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Dale/David Project #112–Abbey Cocktail

This is the first cocktail in Dale’s book and I don’t know why we’re just now getting to it. Perhaps because it’s not all that exciting? Gin, Lillet, Orange Juice, and Angostura. It tasted really orange juicey to me and that is not my favorite flavor. (Dale actually recommends muddling a couple pieces of orange in the shaker before shaking the drink) The drink is then garnished with a flamed orange peel. I’m not sure where this cocktail comes from, but I will investigate that.

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If Jerry Thomas were alive today, he may call this the ‘Fancy Gin & Juice’

Dale/David Project #111–Absinthe No. 2

The Dale/David Project carries on tonight with the Absinthe No. 2. Dale adopted this drink from The Artistry of Mixing Drinks by Frank Meier, 1936. Usually with the old drinks that call for absinthe substitute I use actual absinthe. But this recipe was from a book that was written after the ban, so I figure it called for absinthe substitute in the original, and thus used Absente per DDG’s instructions.

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Consisting of gin, absinthe substitute and orange bitters, this is a nice little cocktail for a cool winter evening

Mixology Monday XXXVI: Cheap Drinks for Broke Times

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Each month, cocktail enthusiasts from around the world gather on the interweb to celebrate Mixology Monday, now in its 36th installment. The host of this month’s event is Matthew Rowley of Rowley’s Whiskey Forge and he has chosen a theme apropos of our difficult times: “Hard drinks for hard times.”

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The produce is dirt-cheap at City Market. I got all of this for $12.49.
MxMo participants have a great amount of leeway in determining how to conform their posts to the host’s theme. I have chosen to take a signature cocktail that is delicious in good times and adapt it for these leaner and meaner times. Last fall there was a competition in Austin hosted by Flor de Caña rum in which contestants had to submit cocktail recipes featuring their 18 year-old rum. Those of us who participated in the contest were quite surprised by this choice, given a) the price tag on this product, which ranges from the low-$40′s to the low $50′s at liquor stores in Austin and b) the complexity of the 18 yr, which is a flagship product for them and seems an unlikely candidate for mixing. Alas, it was a requirement, and I was fortunate enough at the time to find a liquor store that had the bottle generously mis-priced at $28. (I bought all of them). I was also fortunate enough to win the contest with a drink that I created at the last minute, just like this present post, and which was really not all that innovative.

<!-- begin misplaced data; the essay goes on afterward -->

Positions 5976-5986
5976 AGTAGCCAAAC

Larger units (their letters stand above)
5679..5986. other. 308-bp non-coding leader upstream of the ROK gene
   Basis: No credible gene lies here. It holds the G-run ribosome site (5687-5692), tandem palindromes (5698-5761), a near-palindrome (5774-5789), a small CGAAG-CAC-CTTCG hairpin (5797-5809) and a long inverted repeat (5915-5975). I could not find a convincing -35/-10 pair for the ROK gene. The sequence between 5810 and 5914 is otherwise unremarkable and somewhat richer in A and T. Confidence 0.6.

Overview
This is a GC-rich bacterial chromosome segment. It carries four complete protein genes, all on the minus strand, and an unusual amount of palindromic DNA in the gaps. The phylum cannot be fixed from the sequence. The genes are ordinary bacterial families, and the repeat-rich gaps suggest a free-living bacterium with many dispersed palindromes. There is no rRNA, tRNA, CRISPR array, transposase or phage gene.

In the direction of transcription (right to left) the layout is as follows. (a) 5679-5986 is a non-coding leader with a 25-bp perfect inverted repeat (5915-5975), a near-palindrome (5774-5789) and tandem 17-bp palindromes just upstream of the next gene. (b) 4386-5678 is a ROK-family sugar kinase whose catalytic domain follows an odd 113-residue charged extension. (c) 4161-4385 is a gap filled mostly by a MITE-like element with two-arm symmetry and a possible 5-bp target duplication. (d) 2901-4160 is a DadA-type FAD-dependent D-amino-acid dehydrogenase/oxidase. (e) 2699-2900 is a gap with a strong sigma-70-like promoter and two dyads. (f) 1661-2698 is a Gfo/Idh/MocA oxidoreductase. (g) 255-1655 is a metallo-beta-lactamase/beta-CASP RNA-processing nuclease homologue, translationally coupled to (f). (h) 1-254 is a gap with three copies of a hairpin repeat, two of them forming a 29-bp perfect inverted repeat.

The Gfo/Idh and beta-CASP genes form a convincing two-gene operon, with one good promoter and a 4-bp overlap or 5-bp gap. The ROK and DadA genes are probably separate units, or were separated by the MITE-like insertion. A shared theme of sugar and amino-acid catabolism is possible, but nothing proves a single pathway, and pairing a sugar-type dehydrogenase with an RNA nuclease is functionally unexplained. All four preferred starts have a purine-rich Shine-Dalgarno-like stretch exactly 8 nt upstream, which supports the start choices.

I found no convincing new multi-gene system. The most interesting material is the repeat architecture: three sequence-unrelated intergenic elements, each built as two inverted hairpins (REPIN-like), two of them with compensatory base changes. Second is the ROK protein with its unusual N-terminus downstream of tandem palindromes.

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I wasn’t kidding about my $12.49 citrus orgy. Here’s proof. Thanks, Donna.
An important first step towards mixing cocktails in tough times is finding a cheap source for things to mix with. There are two grocery stores by my house that are worth going to. Central Market is the nice one, where the aisles meander hither and thither like the paths in a culinary park. Then there is City Market, where they have a notice on the door that there are plain clothes security guards on duty, and that sandals do not constitute safe footwear where liability is concerned. Needless to say that this latter locale is the place to find the bargains. Tonight for $12.49 I picked up 12 limes, 10 lemons, 10 oranges, 8 pears, 6 grapefruits and a pineapple.
Next up is the liquor. Whereas my signature cocktail requires 18 year old rum and Cointreau, the Stimulus Package version is made with Flor de Caña’s perfectly drinkable 4 year rum and a locally produced orancello called Paula’s Texas Orange. The price breakdown is quite alarming and makes me wonder why I’ve been serving so much 18yr rum at my house the last few months…

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The Matagalpa Cocktail, consisting of Flor de Caña 18yr, Cointreau, lime and simple syrup, is named for a region of Nicaragua. But serving rum this luxurious in such tough times is like the bartending equivalent of buying an $87,000 rug.
Matagalpa Cocktail
1 ½ oz Flor de Caña 18yr
¾ oz Cointreau
½ oz fresh lime juice
½ simple syrup
Combine ingredients in an ice-filled cocktail shaker and shake vigorously; strain into a chilled cocktail glass.
Cost Breakdown:
Flor de Caña 18yr ($47.99/ 750ml): $2.83
Cointreau ($33.67/750ml): $.99
Lime juice (Central Market 4/$1; 1.5 oz/lime): $.08
TOTAL COST: $3.90
At almost four bucks a pop, that is a lot of shekels to spend on a drink at home, especially if you roll with a TAK (tired-ass krewe) like mine. So I got to innovating and decided on the Manchaca cocktail, made with discounted versions of the Matagalpa ingredients.

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Made with Flor de Caña 4yr and Paula’s Texas Orange, the Manchaca cocktail is named for the busted up street that runs by my neighborhood.
Manchaca Cocktail
1 ½ oz Flor de Caña 4yr
¾ oz Paula’s Texas Orange
½ oz fresh lime juice
½ simple syrup
Combine ingredients in an ice-filled cocktail shaker and shake vigorously; strain into a chilled cocktail glass.
Cost Breakdown:
Flor de Caña 4yr ($16.58/ 1.75 l): $.42
Paula’s Texas Orange ($21.77/750ml): $.64
Lime juice (City Market 12/$1; 1.5 oz/lime): $.02
TOTAL COST: $1.08
Holy Schmackerels! That’s over three times as much for the authentic version as for the discount version. Hello, Manchaca Cocktail. Matagalpa, I’ll see you when the recession ends (Actually, I’ll see you this summer when we take our trip to Nicaragua that we won at the contest…if that’s still in the budget!)